totally different word from 'winding' a kite-string? We say _beh[=i]nd_
and _h[=i]nder_ (comparative) and yet to _h[)i]nder_. Shakespeare
pronounced _kind_ _k[)i]nd_, or what becomes of his play on that word
and _kin_ in 'Hamlet'? Nay, did he not even (shall I dare to hint it?)
drop the final _d_ as the Yankee still does? John Lilly plays in the
same way on _kindred_ and _kindness_.

But to come to some other ancient instances. Warner rhymes _bounds_ with
_crowns_, _grounds_ with _towns_, _text_ with _sex_, _worst_ with
_crust_, _interrupts_ with _cups_; Drayton, _defects_ with _sex_;
Chapman, _amends_ with _cleanse_; Webster, _defects_ with _checks_; Ben
Jonson, _minds_ with _combines_; Marston, _trust_ and _obsequious_,
_clothes_ and _shows_; Dryden gives the same sound to _clothes_, and has
also _minds_ with _designs_. Of course, I do not affirm that their ears
may not have told them that these were imperfect rhymes (though I am by
no means sure even of that), but they surely would never have tolerated
any such had they suspected the least vulgarity in them. Prior has the
rhyme _first_ and _trust_, but puts it into the mouth of a landlady.
Swift has _stunted_ and _burnt_ it, an intentionally imperfect rhyme, no
doubt, but which I cite as giving precisely the Yankee pronunciation of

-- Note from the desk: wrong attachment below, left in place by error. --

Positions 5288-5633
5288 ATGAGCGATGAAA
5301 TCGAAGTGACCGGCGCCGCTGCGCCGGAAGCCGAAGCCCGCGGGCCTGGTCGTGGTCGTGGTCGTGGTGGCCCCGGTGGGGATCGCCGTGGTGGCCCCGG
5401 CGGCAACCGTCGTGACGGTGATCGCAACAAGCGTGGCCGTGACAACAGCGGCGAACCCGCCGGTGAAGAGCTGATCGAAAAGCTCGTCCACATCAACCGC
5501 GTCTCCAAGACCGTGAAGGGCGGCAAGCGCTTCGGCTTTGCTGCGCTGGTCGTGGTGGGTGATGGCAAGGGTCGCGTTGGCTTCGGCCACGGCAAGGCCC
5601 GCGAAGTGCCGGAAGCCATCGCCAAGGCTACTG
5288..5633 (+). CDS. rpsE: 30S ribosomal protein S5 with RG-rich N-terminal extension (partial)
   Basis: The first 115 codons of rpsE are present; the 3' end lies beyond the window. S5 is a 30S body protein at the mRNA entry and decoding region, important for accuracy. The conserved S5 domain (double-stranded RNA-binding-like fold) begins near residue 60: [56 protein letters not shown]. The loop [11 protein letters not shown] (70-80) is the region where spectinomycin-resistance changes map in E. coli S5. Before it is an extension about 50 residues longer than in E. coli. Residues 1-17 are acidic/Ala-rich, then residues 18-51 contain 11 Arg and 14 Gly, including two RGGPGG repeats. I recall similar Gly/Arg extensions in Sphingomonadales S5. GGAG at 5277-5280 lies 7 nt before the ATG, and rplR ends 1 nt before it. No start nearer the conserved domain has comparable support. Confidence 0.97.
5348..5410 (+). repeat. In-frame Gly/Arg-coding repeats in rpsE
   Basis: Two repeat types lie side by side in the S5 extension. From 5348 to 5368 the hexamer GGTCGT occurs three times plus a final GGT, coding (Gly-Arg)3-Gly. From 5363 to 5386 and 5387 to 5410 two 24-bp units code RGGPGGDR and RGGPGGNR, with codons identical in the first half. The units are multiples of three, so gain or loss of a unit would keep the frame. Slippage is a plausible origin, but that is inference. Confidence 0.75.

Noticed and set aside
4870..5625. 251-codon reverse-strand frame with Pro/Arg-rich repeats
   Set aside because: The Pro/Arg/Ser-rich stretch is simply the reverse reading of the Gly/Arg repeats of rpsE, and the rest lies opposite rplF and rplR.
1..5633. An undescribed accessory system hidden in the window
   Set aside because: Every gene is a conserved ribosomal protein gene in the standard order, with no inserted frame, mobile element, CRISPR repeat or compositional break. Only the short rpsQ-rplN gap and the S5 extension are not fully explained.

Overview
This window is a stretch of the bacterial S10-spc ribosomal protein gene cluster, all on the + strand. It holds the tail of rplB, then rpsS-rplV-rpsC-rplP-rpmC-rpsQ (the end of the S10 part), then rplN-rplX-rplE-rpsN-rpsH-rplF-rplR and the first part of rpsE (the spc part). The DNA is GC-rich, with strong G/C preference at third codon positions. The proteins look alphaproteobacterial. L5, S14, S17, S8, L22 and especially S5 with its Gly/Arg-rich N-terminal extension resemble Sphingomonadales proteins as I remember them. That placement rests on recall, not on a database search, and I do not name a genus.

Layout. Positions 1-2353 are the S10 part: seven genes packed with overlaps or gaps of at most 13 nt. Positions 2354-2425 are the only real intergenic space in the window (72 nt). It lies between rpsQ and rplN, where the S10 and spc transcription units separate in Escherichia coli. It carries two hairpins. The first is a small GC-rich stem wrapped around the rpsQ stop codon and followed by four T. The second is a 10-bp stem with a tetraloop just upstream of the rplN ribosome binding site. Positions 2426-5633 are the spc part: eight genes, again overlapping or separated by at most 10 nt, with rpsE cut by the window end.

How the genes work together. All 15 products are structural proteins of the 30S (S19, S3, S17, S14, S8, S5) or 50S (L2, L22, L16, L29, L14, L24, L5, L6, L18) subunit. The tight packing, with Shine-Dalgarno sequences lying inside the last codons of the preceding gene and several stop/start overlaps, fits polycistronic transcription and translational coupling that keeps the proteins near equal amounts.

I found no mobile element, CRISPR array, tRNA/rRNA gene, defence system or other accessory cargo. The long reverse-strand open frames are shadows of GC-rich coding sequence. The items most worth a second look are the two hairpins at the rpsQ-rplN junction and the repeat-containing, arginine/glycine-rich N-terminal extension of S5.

_burned_. Donne couples in unhallowed wedlock _after_ and _matter_, thus
seeming to give to both the true Yankee sound; and it is not uncommon to
find _after_ and _daughter_. Worse than all, in one of Dodsley's Old
Plays we have _onions_ rhyming with _minions_,--I have tears in my eyes
while I record it. And yet what is viler than the universal _Misses_
(_Mrs._) for _Mistress_? This was once a vulgarism, and in 'The Miseries
of Inforced Marriage' the rhyme (printed as prose in Dodsley's Old Plays
by Collier),

'To make my young _mistress_
Delighting in _kisses_,'

is put into the mouth of the clown. Our people say _Injun_ for _Indian_.
The tendency to make this change where _i_ follows _d_ is common. The
Italian _giorno_ and French _jour_ from _diurnus_ are familiar examples.
And yet _Injun_ is one of those depravations which the taste challenges
peremptorily, though it have the authority of Charles Cotton--who rhymes
'_Indies_' with '_cringes_'--and four English lexicographers, beginning
with Dr. Sheridan, bid us say _invidgeous_. Yet after all it is no worse
than the debasement which all our terminations in _tion_ and _tience_
have undergone, which yet we hear with _resignashun_ and _payshunce_,
though it might have aroused both _impat-i-ence_ and _in-dig-na-ti-on_
in Shakespeare's time. When George Herbert tells us that if the sermon
be dull,

'God takes a text and preacheth patience,'

the prolongation of the word seems to convey some hint at the
longanimity of the virtue. Consider what a poor curtal we have made of
Ocean. There was something of his heave and expanse in _o-ce-an_, and
Fletcher knew how to use it when he wrote so fine a verse as the second
of these, the best deep-sea verse I know,--